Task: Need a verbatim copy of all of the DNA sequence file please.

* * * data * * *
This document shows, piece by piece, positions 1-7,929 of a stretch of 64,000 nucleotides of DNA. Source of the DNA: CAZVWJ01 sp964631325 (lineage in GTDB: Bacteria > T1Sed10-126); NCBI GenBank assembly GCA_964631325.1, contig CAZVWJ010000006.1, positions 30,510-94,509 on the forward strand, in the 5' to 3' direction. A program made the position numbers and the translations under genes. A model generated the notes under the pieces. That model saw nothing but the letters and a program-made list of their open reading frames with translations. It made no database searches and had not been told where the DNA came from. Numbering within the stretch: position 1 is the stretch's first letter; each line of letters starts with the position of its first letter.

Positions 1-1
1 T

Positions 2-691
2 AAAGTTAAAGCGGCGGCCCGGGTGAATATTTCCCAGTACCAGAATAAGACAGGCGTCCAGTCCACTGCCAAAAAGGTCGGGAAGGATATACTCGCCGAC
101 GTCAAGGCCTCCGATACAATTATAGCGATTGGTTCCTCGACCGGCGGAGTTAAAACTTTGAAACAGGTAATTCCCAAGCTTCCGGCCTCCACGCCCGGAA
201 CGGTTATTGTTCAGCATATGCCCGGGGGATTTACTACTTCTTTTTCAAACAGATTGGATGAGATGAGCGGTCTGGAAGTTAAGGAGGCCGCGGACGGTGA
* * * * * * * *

This document shows, piece by piece, positions 1-7,929 of a stretch of 64,000 nucleotides of DNA. Source of the DNA: CAZVWJ01 sp964631325 (lineage in GTDB: Bacteria > T1Sed10-126); NCBI GenBank assembly GCA_964631325.1, contig CAZVWJ010000006.1, positions 30,510-94,509 on the forward strand, in the 5' to 3' direction. A program made the position numbers and the translations under genes. A model generated the notes under the pieces. That model saw nothing but the letters and a program-made list of their open reading frames with translations. It made no database searches and had not been told where the DNA came from. Numbering within the stretch: position 1 is the stretch's first letter; each line of letters starts with the position of its first letter.

Positions 1-1
1 T

Positions 2-691
2 AAAGTTAAAGCGGCGGCCCGGGTGAATATTTCCCAGTACCAGAATAAGACAGGCGTCCAGTCCACTGCCAAAAAGGTCGGGAAGGATATACTCGCCGAC
101 GTCAAGGCCTCCGATACAATTATAGCGATTGGTTCCTCGACCGGCGGAGTTAAAACTTTGAAACAGGTAATTCCCAAGCTTCCGGCCTCCACGCCCGGAA
201 CGGTTATTGTTCAGCATATGCCCGGGGGATTTACTACTTCTTTTTCAAACAGATTGGATGAGATGAGCGGTCTGGAAGTTAAGGAGGCCGCGGACGGTGA